Here's How (and Why) to Slice Meat Against the Grain

Here's How (and Why) to Slice Meat Against the Grain

Kelli Foster
Feb 11, 2015
(Image credit: Kelli Foster)

You've probably read in recipes and heard again and again that meat should always be sliced "against the grain." But what does that mean? What exactly is "the grain," and why it is so important to slice against it? If those questions have ever gone through your mind, rest assured you're not alone.

Let me tell you, and more importantly show you, what the grain of the meat actually is, and why it's so important.

The grain of the meat (the muscle fibers) in this flank steak runs from top to bottom.
(Image credit: Kelli Foster)

What Exactly Is the Grain?

Not to be confused with whole grains like barley, farro, and freekeh, the grain of the meat is something totally different. It refers to the direction that the muscle fibers are aligned. In the photo of flank steak above, you can see that the fibers run vertically from top to bottom.

The grain of the meat is easier to identify in certain cuts of meat. It's more clearly defined and easier to see in tougher cuts — like flank, hanger, and skirt steak — than it is in lean cuts, like tenderloin.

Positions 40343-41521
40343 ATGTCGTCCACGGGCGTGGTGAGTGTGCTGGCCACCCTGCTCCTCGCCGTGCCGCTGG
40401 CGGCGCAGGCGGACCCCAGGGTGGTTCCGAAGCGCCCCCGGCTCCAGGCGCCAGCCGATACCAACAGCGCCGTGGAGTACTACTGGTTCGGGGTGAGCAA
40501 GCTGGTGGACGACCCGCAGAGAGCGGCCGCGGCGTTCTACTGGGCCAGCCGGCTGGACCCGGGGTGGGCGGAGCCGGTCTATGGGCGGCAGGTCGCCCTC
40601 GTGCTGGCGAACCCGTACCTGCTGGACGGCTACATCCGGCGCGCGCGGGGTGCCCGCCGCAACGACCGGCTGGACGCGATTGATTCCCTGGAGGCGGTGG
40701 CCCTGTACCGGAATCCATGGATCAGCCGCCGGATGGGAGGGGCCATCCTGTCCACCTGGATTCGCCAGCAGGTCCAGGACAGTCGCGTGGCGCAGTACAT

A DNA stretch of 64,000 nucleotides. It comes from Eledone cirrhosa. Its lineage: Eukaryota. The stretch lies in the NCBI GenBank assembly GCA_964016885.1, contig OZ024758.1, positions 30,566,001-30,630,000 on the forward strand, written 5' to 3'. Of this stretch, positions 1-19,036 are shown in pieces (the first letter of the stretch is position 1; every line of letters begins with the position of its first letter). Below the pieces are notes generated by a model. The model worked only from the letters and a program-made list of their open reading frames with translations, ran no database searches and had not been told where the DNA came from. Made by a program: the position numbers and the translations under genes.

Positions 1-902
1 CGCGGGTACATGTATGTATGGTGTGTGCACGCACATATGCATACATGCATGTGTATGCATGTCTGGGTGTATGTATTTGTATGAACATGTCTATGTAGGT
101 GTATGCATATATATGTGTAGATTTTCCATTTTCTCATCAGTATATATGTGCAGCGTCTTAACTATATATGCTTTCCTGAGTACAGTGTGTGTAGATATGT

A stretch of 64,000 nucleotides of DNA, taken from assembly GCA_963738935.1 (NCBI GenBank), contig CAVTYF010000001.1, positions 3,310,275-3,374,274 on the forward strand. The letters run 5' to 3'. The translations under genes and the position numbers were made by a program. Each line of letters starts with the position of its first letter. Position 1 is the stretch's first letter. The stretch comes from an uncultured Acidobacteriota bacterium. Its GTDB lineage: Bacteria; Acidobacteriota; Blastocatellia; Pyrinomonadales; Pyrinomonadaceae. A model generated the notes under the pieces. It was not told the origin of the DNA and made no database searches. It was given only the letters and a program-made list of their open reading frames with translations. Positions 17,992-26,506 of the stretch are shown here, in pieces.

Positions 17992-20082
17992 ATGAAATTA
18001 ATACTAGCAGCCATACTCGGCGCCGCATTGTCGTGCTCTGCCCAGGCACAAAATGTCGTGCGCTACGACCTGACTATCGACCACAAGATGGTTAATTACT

The grain in this flank steak runs from left to right. Do you see the lines of muscle fibers?
(Image credit: Kelli Foster)

Here's Why It's Important to Slice Meat Against the Grain

It's not just the cut of meat that determines how tender it is, it's also how you cut the meat. First, find the direction of the grain (which way the muscle fibers are aligned), then slice across the grain rather than parallel with it.

Here's what it looks like when slicing meat against the grain.
(Image credit: Kelli Foster)

In the photo above, you can see that the muscle fibers run from left to right. By cutting against the grain, we want to cut through the fibers and shorten them, rather than cut in the same direction that they run. This makes it easier to chew through, since a lot of the hard work of breaking up the muscle fibers has already been done for you.

Slicing meat with the grain (or in the same direction as the muscle fibers), however, leaves you with a chewier piece of meat, one that could have been more tender if it was just sliced differently.

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